Alta is the home of powder skiing. Speculation is the deserts surrounding the Wasatch Mountains deposit salt crystals in storms. The salt sucks the moisture from the clouds resulting in low moisture snow (density) that falls to the ground as fluffy light powder. Whether it’s salt crystals, lake effect snow, or a good geographic location for gathering storms, Alta gets lots of snow. Over 550 inches a year. The quality is legendary. The State has trademarked “The Greatest Snow on Earth.”
Alta is one of America’s first ski areas. The first chair was installed in 1938, just two years after Sun Valley installed the World’s first chairlift. Its creation was driven by two storied skiers: Alf Engen and Dick Durrance. Alf was the Salt Lake City resident who hiked the terrain that would become known as Alta and persuaded anyone that would listen that the area would be great for skiing. Dick Durrance was America’s first great alpine ski racer who operated the lodge at Alta Lodge and the ski school for few years in the early 1940’s.
The famous Alta ski instructor, Alf Engen, is credited with developing some of the earliest powder ski techniques. If you’ve ever wondered if you can ski powder on narrow skis, take a look at the video below.
It shows old video footage of Alf Engen at Alta and early powder skiing techniques. Dick Durrance would go on to help start Aspen and run the 1960’s Winter Olympics at Squaw Valley.
Alta’s an expert’s mountain. No snowboarders are allowed. Good or bad, no boarders usually means old school. And old school almost always means fewer capital investments. In other words, when you exclude half of your market you shouldn’t expect Gondolas, covered chairs or fancy restaurants. If you’re a hardcore skier Hallelujah. Although upgraded, the lift configurations at Alta have been fixed since 1981. This has made Alta is a traversers mountain. You will hike and traverse a lot to find the best expert runs. Traversing gets you to thousands of lines, often untracked. Everywhere you look are expert runs. If you don’t like traversing, go to Snowbird.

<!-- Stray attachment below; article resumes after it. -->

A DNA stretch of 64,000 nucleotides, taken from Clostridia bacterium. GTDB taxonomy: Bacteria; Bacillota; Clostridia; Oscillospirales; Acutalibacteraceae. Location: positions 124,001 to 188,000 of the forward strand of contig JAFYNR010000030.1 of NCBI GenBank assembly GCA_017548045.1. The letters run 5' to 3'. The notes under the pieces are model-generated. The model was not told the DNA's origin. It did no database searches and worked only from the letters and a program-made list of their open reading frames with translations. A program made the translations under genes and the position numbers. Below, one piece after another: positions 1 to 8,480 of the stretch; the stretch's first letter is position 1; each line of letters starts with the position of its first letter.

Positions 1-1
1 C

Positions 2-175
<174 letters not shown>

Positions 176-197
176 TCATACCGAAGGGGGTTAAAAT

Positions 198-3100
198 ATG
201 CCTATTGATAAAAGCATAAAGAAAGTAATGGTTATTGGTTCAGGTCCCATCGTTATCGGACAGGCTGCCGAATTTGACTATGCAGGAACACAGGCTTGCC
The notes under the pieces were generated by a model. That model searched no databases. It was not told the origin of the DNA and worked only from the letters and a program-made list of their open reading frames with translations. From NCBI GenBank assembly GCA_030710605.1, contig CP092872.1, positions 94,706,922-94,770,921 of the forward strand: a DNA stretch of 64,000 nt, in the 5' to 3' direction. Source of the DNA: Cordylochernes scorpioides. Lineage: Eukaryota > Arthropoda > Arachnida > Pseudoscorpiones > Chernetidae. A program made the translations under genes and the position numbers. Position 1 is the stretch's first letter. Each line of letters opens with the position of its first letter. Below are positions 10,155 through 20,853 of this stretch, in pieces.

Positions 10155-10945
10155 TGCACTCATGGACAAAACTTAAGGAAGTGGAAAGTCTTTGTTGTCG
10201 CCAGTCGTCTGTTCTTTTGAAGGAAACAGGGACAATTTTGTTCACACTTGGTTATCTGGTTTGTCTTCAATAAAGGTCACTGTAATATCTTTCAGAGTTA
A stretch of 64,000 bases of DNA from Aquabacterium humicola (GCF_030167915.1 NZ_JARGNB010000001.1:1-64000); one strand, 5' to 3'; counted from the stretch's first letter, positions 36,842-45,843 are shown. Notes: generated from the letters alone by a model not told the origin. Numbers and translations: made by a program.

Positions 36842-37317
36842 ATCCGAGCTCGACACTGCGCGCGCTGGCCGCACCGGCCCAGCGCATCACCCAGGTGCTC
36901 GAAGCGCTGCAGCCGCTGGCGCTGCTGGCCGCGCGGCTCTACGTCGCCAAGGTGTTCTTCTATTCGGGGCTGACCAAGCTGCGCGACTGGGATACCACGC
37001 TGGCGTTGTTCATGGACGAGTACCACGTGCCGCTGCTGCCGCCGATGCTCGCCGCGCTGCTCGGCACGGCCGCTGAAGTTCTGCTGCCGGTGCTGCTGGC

On my Great North American Ski Adventure (GNASA), Alta and Snowbird were base camp. My first-day skiing of the adventure was at Alta, and it was a powder day, bam. No chance for warm-ups; too much powder. That’s Alta.
Alta is part of Mecca. Religious experiences occur regularly. Conversions are assured. If you don’t understand this or haven’t investigated the Wasatch’s, please read this description here.
This particular morning, The Wasatch Snow Report said 3-5 with another foot or more on the way. So it begins. Trip highlights at Alta included rope drops under Supreme lift for first tracks into Catherines area and Mineral Basin (Alta’s entrance to Snowbird). Monster dumps were frequent.
Getting to Alta is a drive through the high-cliffed little Cottonwood canyon. As you reach the top of the canyon, Alta appears. A glacially cut high angle fault area that left behind a diversity of challenging formations. The area is a geographically complex creating an almost infinite array of challenging runs. You can easily spend a lifetime skiing Alta. It’s that good.
There are two base areas where you can park. The first you reach is Wildcat, the second Albion. At Wildcat as you reach the base in front of Collins Chair you see High Rustler of your left and Wildcat on your right.
On your left is a U shaped mountain. What you see slightly to your left is West Rustler, the point is Alf’s High Rustler, and the side you can’t see is the Greely areas (called the Back Side).